AChemS Day 1: Something Wicked This Way Comes

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By Nicole Garneau, PhD

If you are a fan of Shakespeare you will have recognized this quote from Macbeth. If you are a fan of Bradbury you will have recognized this from his 1962 novel of the same name. Either way, the theme is clear--a storm brings conflicting natures. In the case of Bradbury it was the classic good vs. evil. In the case of the opening day of the annual meeting of the Association for Chemoreception Sciences, it was closer to the theme of masculinity in Macbeth- a case of survival. "Everything that happens before death is what counts." (quote from Bradbury's novel)

Here was the scene as a turbulent storm descended upon our hotel just as the meeting was set to open its welcome banquet, and what truly was the catalyst for my tangent into literature. Who knew it would end up fitting so nicely with the opening talk "Neural Control of Aggression" in the model organism of the fruit fly, which the catchy tag line "The Paradox of Sex and Violence."

AChem S-day1

What?!? Am I at the wrong science conference (or as my sister Alex calls them "Nerd Conferences")? What in the world does this have to do with sensory perception?

It turns out, quite a bit, and it comes down to survival. Fruit flies, like many other invertebrates and vertebrates cue into pheromone sensing not only to find attract and court mates, but also to ward off competitors using some serious aggression and violence. Our speaker, Dr. Anderson of the California Institute of Technology, shared these crazy videos, taken at 500 frames per second of male fruit fly aggression. (Dr. Anderson and/or collaborators, if you are out there please put these videos on Vimeo for us all to be wowed by and I will link to it!). My favorite, this one deemed "Lucha libre!" for the impressive body flip and slam of one fly by the other.

Researchers know that aggression is increased in environments with lots of males flies, but also that there are sensory receptors for pheromones that play a role. In fact scientists figured out the genetic component by making a strain of "Rottweiler" fruit fly that has hyper aggressive males. The point being, behavior has to do with both genetics and an individual's social experience (environment), and researchers are now trying to understand the actual process from perception to brain to behavior that is occurring in this model organism.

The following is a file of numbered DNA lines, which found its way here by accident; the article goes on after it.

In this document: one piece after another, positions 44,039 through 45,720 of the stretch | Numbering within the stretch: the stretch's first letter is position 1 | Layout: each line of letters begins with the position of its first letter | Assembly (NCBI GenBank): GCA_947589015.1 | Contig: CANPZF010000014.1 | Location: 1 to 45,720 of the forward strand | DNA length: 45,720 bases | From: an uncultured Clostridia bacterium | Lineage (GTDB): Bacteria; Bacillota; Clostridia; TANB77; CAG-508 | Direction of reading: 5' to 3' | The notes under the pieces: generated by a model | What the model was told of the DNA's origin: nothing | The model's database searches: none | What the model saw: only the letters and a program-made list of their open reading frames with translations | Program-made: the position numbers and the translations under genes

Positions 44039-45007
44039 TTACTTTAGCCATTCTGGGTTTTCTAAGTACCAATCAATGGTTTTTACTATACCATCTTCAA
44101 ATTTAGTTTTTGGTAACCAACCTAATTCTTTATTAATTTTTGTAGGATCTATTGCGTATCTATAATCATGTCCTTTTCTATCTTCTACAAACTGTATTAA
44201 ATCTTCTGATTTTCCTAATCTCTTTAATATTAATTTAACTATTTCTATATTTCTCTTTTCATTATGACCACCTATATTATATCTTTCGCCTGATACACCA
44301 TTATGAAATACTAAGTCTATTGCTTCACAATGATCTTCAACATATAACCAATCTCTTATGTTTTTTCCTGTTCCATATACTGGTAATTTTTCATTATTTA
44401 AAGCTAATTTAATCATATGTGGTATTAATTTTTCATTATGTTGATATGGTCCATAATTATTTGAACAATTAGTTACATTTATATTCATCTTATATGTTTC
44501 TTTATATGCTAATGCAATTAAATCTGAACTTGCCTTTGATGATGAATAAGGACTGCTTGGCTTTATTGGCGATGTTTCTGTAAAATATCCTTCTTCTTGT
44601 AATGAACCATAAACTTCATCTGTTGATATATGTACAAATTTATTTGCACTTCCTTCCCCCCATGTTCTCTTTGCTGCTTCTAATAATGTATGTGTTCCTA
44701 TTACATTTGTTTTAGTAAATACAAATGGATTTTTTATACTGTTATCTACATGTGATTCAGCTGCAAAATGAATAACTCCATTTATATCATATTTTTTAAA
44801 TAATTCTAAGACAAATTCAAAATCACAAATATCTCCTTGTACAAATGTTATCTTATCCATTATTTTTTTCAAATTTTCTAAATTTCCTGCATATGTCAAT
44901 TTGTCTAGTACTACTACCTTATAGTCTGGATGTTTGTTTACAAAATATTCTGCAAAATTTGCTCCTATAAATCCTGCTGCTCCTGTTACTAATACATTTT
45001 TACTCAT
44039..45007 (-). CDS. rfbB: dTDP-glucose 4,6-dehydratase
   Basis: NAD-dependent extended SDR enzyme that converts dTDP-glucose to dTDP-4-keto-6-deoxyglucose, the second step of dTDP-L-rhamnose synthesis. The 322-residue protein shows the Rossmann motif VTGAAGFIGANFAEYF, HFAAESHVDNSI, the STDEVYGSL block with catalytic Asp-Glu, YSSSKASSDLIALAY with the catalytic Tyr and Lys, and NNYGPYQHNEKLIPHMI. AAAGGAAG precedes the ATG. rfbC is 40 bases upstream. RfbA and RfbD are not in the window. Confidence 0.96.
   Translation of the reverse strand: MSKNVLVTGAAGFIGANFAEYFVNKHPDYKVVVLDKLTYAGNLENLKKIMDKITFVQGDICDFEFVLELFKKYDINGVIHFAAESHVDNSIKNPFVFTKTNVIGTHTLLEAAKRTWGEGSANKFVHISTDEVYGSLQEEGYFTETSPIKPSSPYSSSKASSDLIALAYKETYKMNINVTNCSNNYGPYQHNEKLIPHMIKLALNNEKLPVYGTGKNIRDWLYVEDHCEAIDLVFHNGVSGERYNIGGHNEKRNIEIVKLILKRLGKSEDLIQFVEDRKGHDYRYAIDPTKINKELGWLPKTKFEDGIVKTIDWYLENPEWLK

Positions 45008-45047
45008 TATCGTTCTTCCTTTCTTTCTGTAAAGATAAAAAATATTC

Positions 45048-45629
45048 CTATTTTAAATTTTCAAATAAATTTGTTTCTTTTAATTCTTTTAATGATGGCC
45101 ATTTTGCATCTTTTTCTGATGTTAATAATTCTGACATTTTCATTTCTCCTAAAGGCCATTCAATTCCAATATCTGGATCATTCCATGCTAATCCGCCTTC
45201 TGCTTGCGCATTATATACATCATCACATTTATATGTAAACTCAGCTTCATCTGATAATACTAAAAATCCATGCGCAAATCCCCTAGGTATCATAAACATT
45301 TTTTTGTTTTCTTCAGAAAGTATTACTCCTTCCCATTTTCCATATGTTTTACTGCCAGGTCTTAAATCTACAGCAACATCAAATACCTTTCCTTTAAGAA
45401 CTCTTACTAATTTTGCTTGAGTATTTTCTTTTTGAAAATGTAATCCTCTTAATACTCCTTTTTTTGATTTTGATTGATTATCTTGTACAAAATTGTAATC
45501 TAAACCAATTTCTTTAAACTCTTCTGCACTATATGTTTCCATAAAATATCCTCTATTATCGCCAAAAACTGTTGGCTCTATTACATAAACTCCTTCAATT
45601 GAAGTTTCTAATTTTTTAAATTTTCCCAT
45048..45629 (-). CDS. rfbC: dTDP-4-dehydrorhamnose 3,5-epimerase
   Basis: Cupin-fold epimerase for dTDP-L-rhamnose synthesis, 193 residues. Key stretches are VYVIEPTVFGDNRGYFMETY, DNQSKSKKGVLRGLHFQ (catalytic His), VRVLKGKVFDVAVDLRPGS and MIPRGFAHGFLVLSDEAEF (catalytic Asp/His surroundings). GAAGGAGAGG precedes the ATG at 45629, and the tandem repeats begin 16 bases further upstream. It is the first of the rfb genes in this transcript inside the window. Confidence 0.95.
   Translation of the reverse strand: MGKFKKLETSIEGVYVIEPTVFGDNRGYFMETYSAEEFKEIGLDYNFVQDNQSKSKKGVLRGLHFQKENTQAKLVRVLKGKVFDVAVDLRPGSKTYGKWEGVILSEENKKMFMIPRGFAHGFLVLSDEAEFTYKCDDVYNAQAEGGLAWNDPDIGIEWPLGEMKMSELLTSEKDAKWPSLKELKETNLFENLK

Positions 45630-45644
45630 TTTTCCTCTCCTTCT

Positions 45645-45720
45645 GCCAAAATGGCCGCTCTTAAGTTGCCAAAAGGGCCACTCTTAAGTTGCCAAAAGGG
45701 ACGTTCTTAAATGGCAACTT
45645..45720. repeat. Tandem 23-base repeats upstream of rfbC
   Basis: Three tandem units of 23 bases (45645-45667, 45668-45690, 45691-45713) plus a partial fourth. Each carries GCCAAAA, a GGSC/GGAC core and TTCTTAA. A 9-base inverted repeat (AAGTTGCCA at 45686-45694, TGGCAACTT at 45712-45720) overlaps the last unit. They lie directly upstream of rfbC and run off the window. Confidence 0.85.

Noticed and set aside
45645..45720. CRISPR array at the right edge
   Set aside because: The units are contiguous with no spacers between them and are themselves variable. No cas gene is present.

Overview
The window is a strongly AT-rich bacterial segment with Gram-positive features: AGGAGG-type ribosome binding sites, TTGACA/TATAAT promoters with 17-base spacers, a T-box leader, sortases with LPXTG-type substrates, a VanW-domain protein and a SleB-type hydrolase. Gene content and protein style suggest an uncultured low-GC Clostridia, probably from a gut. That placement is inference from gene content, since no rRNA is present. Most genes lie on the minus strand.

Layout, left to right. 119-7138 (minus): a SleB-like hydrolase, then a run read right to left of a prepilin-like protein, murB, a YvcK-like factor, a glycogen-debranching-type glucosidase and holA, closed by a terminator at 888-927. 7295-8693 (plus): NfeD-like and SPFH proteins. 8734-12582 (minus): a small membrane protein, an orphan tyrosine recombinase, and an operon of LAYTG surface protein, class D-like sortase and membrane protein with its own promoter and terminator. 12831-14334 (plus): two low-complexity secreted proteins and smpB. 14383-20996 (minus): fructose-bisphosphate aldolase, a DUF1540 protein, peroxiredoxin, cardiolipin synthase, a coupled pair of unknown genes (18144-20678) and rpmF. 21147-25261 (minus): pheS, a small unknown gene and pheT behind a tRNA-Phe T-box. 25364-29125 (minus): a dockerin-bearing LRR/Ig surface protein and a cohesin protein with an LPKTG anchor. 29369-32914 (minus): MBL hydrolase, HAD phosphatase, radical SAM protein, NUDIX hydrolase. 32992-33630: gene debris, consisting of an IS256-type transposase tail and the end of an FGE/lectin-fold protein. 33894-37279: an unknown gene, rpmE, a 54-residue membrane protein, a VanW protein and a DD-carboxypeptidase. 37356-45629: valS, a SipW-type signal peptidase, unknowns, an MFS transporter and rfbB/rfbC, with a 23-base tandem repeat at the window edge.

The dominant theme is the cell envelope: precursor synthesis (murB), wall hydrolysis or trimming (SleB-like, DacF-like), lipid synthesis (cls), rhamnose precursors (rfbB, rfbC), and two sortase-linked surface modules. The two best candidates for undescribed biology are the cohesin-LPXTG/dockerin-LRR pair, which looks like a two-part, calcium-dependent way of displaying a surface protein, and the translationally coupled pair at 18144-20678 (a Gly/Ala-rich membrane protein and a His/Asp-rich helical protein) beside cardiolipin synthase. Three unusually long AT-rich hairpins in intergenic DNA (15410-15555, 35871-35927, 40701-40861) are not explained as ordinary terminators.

Long story short- they manipulate both environment and genetics in order to find the answer. And isn't it just like the scientific process to help us find one thing out only to realize it actually led to more questions. So they started with one gene Cyp6a20 which is the instructions for the body to make one of these pheromone receptors. Next they determined exactly what chemical ligand bound this receptor, cVA. Next up, what behavior happens when the ligand and receptor come together in a crowded environment? The answer is increased aggression. The more cVA, the more aggression. Mess with the receptor using genetic manipulation so that the flies can no longer perceive cVA, and bang, no more aggression. The crazy thing, aggression and courting might occur through "multiplex circuit" which means the same neurons and brain pathways are responsible for both behaviors.

I'm going to hugely extrapolate this basic science into the world of humans, so take the rest of this with a grain of salt. How can this help us if it turns out a similar process happens in male humans say during riots following March Madness losses? What if instead of mace and smoke bombs and violence, police were able to spray a non toxic chemical into an aggressive crowd, and this chemical then interfered with detection of pheromones linked to aggressive behaviors, thus decreasing overall violent tendencies in a specific environment at a specific and high need time? As long as it wasn't harmful, it wasn't long lasting, and it didn't interfere with ability to court, would we go for it if it meant potentially saving people and property from group aggression?

I'll leave you with that thought and allude back to literature and the question of conflicting nature (however you want to call it: Shakespeare and Bradbury's good vs evil, E J James' light vs dark, or Dr. Anderson's paradox of sex and violence). Just how different are we from fruit flies?

Enough for tonight, but check out tomorrow's post, likely to include something about the crazy way beliefs and expectations on your response to taste and flavor (e.g. If I tell you something is healthy, you think it tastes worse than if I told you it was a treat.)

Cool stuff, signing off until then.

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